Peace is not something you wish for; It's something you make, something you do, something you are, and something you give away.
Inner peace is the opposite of emotional turbulence, and no doubt life will throw us a curveball from time to time to test us. Building your emotional resilience will reduce anxiety, and reduced anxiety feels like more inner peace. Two ends of the same spectrum...
When you feel peaceful on the inside, you are much more able to experience peace on the outside, even if that curveball comes from leftfield.
When you cannot control what is going on around you, try to control what is going on inside you, that is where your power is...
Easier said than done of course, especially if you have spent your entire life having to react to your outside environment in order to feel safe.
In order to achieve inner peace, we need to feel safe, the opposite of feeling safe, is feeling afraid, and when we are afraid we experience anxiety.
It goes without saying then, that the more we can stay grounded during periods of outside pressure, whether that be in the workplace or our relationships, the more we feel at peace. This is something that can be practised as challenges come along, it doesn't happen overnight, and it takes a level of dedication and practice.
What isn't so hard, is working on the internal traffic that also disturbs our peace, and when we look inside and observe our own thinking patterns, we see that most of the time we feel we have no internal peace, is as a consequence of our own thought loops and inner critic.
I know you may be thinking that the road to reduced anxiety and more inner peace could be as simple as observing your own thoughts and meditation, but there is some science behind it too...
Remember the parasympathetic nervous system (PSNS)?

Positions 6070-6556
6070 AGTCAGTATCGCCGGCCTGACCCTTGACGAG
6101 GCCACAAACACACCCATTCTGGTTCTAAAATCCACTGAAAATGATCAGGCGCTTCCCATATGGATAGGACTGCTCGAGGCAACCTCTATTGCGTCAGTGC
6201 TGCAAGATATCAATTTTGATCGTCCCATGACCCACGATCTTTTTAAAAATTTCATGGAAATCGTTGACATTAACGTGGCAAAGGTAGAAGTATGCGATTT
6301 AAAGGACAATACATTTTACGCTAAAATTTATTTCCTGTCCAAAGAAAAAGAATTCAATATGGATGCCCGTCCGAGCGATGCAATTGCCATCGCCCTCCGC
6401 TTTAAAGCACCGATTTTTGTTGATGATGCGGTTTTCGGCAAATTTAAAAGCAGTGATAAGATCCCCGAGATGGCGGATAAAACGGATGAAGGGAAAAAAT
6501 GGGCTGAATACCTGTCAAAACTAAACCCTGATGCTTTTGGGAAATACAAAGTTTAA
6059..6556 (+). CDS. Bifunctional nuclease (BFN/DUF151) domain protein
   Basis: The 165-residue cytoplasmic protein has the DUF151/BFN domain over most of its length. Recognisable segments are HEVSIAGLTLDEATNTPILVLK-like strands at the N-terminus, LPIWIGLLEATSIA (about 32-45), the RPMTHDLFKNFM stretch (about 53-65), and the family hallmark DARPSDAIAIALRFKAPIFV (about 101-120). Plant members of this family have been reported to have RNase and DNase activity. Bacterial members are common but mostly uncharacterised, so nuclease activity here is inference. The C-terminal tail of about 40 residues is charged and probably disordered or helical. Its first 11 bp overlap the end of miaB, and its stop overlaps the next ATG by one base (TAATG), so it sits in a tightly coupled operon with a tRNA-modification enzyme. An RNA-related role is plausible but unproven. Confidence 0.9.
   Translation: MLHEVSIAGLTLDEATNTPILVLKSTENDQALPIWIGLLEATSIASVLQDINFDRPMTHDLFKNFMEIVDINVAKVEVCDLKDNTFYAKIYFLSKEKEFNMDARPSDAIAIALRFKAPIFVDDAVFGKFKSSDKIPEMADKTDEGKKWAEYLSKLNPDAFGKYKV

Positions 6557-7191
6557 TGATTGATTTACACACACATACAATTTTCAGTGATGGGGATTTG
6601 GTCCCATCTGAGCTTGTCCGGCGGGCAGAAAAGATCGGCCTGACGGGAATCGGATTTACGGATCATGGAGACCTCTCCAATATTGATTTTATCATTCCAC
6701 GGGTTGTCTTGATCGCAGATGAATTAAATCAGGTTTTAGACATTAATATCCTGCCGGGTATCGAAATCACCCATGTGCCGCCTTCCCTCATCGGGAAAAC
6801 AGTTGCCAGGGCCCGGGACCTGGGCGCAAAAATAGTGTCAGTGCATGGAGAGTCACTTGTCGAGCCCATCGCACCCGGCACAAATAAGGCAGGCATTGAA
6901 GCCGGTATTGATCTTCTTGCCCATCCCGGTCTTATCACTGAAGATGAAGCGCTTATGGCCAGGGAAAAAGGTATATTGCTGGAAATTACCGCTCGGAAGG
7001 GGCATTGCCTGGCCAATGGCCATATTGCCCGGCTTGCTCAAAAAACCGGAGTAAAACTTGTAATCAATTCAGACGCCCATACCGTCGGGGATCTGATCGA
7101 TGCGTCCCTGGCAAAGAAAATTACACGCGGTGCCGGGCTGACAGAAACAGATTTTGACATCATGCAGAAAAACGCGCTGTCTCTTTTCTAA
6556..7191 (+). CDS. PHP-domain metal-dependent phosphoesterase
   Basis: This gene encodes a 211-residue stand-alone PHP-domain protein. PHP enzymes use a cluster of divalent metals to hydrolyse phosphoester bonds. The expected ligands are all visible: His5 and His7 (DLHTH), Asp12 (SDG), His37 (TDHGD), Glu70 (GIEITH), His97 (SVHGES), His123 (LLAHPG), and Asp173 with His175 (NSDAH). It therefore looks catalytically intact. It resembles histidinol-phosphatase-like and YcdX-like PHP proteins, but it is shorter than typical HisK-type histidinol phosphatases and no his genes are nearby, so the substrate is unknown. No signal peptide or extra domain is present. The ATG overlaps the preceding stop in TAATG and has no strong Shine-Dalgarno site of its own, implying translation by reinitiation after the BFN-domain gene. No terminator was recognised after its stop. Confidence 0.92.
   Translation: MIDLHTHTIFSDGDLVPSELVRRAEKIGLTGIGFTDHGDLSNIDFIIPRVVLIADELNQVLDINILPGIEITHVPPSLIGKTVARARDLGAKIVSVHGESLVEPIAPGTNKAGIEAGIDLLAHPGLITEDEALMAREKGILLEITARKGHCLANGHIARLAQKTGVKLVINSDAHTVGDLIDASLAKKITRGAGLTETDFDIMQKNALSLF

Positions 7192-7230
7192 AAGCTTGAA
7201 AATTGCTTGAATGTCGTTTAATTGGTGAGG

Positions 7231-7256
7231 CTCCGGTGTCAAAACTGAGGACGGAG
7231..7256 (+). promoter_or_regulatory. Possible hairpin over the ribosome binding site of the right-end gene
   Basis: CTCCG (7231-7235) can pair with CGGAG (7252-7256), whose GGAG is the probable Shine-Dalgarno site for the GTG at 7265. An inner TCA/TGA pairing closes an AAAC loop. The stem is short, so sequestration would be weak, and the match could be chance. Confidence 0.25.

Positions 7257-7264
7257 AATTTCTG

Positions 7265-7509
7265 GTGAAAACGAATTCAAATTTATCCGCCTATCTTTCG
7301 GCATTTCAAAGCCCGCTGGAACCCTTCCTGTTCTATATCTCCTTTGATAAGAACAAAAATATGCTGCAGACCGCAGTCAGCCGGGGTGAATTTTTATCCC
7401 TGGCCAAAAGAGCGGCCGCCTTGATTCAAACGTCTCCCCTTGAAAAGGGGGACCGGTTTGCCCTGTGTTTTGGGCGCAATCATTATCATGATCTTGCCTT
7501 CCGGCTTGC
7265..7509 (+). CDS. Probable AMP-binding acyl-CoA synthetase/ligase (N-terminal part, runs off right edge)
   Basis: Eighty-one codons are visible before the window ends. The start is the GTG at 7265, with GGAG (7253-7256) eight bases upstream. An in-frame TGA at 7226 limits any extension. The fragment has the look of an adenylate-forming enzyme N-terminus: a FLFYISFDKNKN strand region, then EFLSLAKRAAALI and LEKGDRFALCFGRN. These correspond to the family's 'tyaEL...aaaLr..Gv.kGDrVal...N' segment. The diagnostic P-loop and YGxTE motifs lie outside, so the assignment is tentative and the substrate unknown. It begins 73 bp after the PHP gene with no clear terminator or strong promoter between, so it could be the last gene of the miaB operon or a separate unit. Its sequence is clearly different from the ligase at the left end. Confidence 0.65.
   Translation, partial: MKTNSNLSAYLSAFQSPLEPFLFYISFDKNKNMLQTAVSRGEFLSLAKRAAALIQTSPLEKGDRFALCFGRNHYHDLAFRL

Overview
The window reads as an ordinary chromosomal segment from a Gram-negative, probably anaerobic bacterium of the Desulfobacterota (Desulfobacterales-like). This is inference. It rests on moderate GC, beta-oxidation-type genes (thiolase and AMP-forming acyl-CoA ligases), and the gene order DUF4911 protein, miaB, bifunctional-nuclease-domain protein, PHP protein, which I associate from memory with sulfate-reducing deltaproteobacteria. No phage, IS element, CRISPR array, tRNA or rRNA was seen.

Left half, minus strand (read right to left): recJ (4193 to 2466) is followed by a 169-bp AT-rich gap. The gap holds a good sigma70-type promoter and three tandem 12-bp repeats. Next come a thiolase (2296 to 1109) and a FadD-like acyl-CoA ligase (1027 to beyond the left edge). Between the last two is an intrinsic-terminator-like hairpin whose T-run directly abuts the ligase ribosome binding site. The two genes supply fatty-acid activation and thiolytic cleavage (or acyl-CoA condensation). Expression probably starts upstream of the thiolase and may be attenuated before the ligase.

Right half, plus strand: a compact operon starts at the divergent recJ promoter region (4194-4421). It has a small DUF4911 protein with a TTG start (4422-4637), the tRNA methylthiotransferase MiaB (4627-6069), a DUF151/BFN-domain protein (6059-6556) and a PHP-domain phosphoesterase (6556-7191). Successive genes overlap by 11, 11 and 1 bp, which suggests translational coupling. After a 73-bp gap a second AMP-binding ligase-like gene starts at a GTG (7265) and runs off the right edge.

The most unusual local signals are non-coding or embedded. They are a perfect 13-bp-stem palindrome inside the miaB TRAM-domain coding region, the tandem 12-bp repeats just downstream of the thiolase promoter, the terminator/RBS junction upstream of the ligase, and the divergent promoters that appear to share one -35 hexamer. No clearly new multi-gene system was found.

Medical studies show that deep breathing in a slow and steady rhythm signals to our parasympathetic nervous system to calm the body into what is called rest and digest state. Unlike the sympathetic nervous system (SNS) which floods our bodies with oxygen and increases our heart, the PSNS slows the heart rate down and calms the body.
Using meditation is one way of engaging your PSNS, so during periods of self-induced anxiety, we have something in our locker to turn to when we become aware anxiety has taken over us.
Both therapy and a well managed short term program of prescription drugs can help with understanding and overcoming anxiety, my humble opinion is that drugs alone are not the solution, they only paper of the cracks temporarily, and over time cause further dependency issues. They have a role to play, they are not the solution.
Mindfulness can play an integral role in that journey, alone it is not a solution either, but it is something you can give to yourself. It isn't a maladaptive addictive coping mechanism, but a platform for change to take place, a safe space you create for yourself in your mind.
It is proven that your thoughts affect the way you feel, given that knowledge, you might argue that you owe it to yourself to at least try and explore this practice as part of your commitment to change.
You have the power to beat anxiety, the benefits of taking back control of your thought processes cannot be underestimated in your personal battle against anxiety.
One of the main objections I come across from people is "they don't have time to meditate" or "meditation does not work for them" or the classic, "I can't meditate because I can't stop thinking".
But you don't need to sit crossed legs in room with candles and incense to meditate, essentially what we are suggesting is just connecting to your breath, becoming aware of your own breath, observing it and paying attention to it. This is simply called conscious breathing, and you can do this any time you want, anywhere, on a walk, washing the dishes, in the bath, even at your desk in the office.
It is impossible to focus on your breath and think about something else at the same time. Go on try it!
And it isn't just your breath, a ticking clock or birdsong make excellent anchors for grounding yourself, try paying attention to the birds and think about something else at the same time, it is impossible. The minute you start thinking, you will lose the birdsong, and when you pick up the birdsong, you have stopped thinking...
Why is this important? Because when the tiger is not real (and let's face it- it usually isn't), it's very likely you are thinking yourself into anxiety. Your body cannot tell the difference between real or perceived threat remember.
By connecting to our breath, or tuning into birdsong, we engage the PSNS, which reduces our heart rate and helps anxiety subside.
In summary, the less you think, the less anxiety you will have and this equates to more inner peace...